The Character Conundrum How to Develop Confidence, Independence and Resilience in the Classroom21.99
- This book is very accessible, teaching and non-teaching staff can read this book and identify their role in contributing to the personal development of pupils.
- Lloyd-Rose articulates growth mind-set, what is often an amorphous abstract concept in teaching.
- The necessity of habitual practice is prominent through out the book. The author recognises how consistency of routines can affect mind-sets and consequently, student outcomes.
Review compiled by: Hope Wilton-Waddell
Supported by: Routledge Education Publishing
For many schools, consideration of character has come to the forefront of curriculum design. Teachers are encouraged to consider how they can develop strong positive personality traits and thereby facilitate progress in and out of the classroom. Whilst these ideas may not seem to be the most important aim of the education system, it does seem that the most successful schools have shifted their focus towards building character so that pupils might take responsibility and lead their learning experience.
The Character Conundrum encapsulated all that must be at the heart of every teacher as they pursue excellence and encourage their students unto success. Never one to skip an introduction, I was compelled by Matt’s scene setting. He encouraged all readers to stick with him as he sets out a series of practical recommendations to employ in classrooms that will not only lead to academic success but also allow our children to build their personalities and therefore become individual force fields of achievement. Following his compelling introduction is a list of references citing Harvard writings and the Teacher Bible that is “teach like a champion”. As you read, you can be sure that his words aren’t only fuelled by passion; they are upheld by research and much academic reason.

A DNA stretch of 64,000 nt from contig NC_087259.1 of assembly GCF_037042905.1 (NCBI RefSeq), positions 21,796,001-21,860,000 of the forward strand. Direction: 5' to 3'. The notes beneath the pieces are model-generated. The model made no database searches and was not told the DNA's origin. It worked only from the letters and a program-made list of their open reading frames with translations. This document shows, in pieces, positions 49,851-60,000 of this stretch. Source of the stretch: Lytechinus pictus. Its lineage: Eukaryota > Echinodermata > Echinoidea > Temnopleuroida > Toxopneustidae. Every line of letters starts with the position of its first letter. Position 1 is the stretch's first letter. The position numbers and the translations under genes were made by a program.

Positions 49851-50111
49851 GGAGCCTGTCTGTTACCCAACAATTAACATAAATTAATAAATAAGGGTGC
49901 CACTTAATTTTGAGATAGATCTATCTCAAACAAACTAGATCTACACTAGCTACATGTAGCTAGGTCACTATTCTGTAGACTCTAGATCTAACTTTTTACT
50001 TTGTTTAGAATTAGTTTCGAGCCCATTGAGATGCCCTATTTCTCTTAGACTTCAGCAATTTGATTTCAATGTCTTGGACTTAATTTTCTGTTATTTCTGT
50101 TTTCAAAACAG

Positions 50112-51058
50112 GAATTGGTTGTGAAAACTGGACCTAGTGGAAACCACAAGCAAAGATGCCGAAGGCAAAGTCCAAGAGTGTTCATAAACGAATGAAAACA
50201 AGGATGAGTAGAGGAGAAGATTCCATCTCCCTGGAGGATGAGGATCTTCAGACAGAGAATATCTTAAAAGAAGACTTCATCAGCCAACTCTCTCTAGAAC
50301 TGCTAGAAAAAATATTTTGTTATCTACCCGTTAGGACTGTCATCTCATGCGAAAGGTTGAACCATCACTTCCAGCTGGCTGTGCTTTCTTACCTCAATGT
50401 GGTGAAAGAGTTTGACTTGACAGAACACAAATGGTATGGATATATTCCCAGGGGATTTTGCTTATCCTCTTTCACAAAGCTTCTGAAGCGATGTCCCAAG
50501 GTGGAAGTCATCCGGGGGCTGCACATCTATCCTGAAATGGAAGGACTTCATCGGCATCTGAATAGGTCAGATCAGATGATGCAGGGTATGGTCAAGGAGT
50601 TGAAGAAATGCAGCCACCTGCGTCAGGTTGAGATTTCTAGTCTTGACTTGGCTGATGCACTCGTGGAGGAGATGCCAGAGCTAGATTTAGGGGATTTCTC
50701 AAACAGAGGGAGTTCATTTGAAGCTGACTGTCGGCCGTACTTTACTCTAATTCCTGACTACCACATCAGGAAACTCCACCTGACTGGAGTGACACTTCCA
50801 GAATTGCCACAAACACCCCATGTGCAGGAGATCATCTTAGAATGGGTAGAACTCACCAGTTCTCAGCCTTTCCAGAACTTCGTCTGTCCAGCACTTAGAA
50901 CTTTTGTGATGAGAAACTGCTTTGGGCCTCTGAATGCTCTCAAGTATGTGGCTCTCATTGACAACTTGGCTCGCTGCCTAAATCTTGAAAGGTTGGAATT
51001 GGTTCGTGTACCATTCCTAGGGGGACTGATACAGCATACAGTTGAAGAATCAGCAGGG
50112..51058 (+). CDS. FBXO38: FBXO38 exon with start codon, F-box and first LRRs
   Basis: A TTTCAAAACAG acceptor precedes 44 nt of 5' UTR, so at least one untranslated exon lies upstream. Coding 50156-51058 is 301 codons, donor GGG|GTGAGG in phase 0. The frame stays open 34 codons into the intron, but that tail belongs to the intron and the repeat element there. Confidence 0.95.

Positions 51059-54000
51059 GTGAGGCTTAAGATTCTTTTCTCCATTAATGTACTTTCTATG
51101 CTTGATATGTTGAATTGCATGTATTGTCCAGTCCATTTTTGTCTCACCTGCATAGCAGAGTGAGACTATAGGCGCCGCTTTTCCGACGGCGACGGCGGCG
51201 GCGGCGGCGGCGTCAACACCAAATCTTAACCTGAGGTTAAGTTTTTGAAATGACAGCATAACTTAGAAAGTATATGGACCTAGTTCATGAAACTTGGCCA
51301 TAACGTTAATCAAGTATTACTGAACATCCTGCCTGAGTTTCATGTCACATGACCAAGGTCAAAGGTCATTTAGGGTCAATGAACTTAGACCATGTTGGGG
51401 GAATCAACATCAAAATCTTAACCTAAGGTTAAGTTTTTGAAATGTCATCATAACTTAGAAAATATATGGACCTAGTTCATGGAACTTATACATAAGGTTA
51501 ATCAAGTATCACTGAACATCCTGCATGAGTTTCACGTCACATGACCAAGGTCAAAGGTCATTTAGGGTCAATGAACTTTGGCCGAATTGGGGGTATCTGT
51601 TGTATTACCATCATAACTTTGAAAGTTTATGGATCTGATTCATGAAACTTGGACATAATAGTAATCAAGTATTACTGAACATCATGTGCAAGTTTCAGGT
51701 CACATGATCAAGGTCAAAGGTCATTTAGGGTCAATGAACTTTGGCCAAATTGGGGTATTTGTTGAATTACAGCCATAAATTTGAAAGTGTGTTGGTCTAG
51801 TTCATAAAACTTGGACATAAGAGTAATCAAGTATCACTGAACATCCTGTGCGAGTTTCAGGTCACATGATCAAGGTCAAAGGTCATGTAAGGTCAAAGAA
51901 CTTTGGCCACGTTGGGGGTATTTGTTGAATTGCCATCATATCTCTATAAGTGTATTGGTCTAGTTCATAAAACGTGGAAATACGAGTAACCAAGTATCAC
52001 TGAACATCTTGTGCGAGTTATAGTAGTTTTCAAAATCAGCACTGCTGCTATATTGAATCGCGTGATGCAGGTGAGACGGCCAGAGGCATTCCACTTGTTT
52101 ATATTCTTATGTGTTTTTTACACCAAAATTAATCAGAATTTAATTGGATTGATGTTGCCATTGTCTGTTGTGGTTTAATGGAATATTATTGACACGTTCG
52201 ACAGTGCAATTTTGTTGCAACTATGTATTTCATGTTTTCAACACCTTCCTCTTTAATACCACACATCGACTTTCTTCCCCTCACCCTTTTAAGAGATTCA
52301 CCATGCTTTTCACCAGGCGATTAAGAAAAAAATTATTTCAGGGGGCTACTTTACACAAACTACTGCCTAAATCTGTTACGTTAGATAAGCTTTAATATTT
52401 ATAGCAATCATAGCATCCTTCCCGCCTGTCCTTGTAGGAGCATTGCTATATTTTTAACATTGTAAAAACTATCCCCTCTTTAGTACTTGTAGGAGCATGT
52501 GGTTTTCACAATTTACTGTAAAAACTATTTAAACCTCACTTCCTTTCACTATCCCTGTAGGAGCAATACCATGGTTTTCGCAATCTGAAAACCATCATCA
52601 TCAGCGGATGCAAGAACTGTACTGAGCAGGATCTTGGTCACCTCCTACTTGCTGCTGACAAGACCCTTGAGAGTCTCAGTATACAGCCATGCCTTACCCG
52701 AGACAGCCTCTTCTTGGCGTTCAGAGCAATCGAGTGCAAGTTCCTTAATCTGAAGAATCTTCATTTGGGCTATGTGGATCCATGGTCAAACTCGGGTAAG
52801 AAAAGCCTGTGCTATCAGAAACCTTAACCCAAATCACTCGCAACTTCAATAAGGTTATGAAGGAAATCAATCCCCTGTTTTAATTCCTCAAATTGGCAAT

Beyond the introduction, this book delves into the importance of confidence, independence and resilience as the cornerstone of the development of pupils. The author uses case studies and quotes from teachers and children to evidence the impact of actively considering these skills and forming strategies to integrate their development in classroom teaching. Some strategies include:
- Authentic praise
- Encouragement of individuality and respect in the classroom
- An emphasis on the love of mistakes
- Demand that pupils draw on each other as leaders and teachers
- Use quantitative and qualitative measurements for pupils to observe their own progress as they are challenged
The Character Conundrum explores solutions of the character conundrum aptly. Lloyd-Rose challenges teachers to see the most desolate classrooms as gold mines brimming with potential for growth. I appreciated his recognition of the day-to-day difficulties of being a teacher and the obvious value of experts within the teaching profession. Katie, Lian, Kayleigh and all other teachers that inspired Lloyd-Rose, thank you! Thank you for being great and inspiring to me, and thank you for empowering your students to be seasoned learners!
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Interested in implementing ‘The Character Conundrum’ in your school? Routledge offers preferential school discounts on all their education titles so if you’d like to find out more about purchasing multiple copies of ‘The Character Conundrum’ for your school then please contact email@example.com for a quote.
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